Apple describes the process of using the AirTag as the small disc sending out a “secure Bluetooth signal that can be detected by nearby devices on the Find My network.” These devices send your AirTag’s location to iCloud – you can then go to the Find My app and see it on a map. The whole process is anonymous and encrypted to protect your privacy. And it’s efficient, so there’s no need to worry about battery life or data usage.

Now that I’m moving, chaos is a pervasive experience with boxes and bins. Nothing is in its normal place. The AirTag brings a sense of calm with a way to quickly find where the wallet went this time.

An overhead view of the Trifold Smart Wallet.
The company reports that the Elzama Smart AirTag Wallet can store up to eight cards, IDs and cash without the bulk of a normal folding wallet.

Renee Richardson/Brainerd Dispatch

For those who never put their keys anywhere other than in a bowl on the table in their entryway or always keep their wallet in one place, AirTags may seem like an uninspiring extra gadget. For others, it can be a way to quickly and easily locate an item that can easily be misplaced. I was once at a party where a guest decided my keys were in the way and they hid them behind other items without a word. Having an AirTag would then have saved over an hour of searching and gnashing of teeth. And there’s invariably the little level of panic that sets in when you can’t find your wallet where you remember you last put it.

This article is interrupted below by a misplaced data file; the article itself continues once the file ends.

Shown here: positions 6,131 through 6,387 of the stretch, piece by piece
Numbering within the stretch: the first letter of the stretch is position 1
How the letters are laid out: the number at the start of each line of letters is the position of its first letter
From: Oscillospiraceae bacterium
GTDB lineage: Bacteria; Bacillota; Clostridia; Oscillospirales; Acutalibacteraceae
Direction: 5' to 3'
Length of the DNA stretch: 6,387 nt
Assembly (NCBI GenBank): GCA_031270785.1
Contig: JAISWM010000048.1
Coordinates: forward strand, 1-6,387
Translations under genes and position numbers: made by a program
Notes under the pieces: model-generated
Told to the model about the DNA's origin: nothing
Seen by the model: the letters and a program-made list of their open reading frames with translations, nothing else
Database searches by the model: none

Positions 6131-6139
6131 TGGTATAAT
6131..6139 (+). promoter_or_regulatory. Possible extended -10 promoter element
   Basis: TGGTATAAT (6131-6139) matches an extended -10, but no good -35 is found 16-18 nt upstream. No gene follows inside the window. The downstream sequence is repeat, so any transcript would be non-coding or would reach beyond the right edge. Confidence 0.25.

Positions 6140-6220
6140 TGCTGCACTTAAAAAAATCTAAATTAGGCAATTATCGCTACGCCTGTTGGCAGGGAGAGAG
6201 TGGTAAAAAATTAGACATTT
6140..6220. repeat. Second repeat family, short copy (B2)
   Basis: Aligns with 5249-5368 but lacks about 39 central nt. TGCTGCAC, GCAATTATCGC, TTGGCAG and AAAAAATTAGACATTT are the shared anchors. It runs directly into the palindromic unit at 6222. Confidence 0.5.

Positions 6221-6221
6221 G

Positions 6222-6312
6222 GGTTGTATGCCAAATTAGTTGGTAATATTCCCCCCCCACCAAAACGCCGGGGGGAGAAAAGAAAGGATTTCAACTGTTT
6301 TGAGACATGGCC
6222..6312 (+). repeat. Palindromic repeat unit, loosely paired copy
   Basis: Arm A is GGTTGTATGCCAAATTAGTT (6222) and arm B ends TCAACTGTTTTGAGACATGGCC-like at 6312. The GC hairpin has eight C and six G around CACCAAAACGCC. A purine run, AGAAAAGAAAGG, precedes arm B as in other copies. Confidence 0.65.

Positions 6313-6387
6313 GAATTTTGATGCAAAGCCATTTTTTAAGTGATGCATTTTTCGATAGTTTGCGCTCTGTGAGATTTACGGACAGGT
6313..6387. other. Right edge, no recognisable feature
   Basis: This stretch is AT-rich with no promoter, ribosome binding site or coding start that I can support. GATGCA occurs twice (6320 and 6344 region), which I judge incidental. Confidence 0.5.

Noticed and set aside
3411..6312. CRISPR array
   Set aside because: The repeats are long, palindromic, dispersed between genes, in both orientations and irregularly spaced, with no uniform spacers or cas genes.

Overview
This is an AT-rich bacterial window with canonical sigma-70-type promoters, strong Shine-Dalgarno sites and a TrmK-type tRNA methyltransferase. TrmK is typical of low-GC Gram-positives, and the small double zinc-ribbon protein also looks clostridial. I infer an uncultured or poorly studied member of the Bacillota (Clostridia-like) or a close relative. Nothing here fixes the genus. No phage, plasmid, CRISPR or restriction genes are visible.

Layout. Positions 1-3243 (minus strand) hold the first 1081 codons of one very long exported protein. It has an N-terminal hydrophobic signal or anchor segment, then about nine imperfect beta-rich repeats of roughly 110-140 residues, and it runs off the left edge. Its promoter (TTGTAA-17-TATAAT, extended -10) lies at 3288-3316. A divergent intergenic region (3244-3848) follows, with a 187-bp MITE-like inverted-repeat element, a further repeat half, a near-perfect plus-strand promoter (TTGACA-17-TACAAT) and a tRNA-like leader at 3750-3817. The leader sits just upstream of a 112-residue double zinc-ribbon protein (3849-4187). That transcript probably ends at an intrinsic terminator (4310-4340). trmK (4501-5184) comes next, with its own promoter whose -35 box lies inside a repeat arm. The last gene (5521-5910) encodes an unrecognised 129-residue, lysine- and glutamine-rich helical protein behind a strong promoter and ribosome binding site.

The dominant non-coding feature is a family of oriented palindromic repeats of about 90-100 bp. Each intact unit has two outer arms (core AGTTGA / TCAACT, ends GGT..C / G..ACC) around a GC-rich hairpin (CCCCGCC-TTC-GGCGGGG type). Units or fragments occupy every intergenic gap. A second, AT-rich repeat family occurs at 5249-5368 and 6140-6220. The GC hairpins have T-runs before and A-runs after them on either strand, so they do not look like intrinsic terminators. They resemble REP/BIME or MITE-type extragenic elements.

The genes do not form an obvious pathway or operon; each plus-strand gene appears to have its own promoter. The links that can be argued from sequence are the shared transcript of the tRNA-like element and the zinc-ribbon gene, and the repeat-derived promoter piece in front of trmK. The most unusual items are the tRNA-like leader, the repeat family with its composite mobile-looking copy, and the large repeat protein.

With the repetition of work, it can be easy to spend days together. This can increase uncertainty as to where the wallet was last seen – on the table when paying bills? Left in the car? Still at work? Or actually missing or left in a shopping cart? With an AirTag, a quick check of the iPhone will determine where the wallet is on a map, just as it can show the location of a family member’s iPhone, or your AirPods or iPad. Then the Find My app can narrow it down to the very spot where the item is hiding, whether it’s in plain sight, in the crevice of the couch, or dropped behind something. A moment of hunting and you resume your journey. It’s worth something.

Renee Richardson, Managing Editor, can be reached at 218-855-5852 or

[email protected]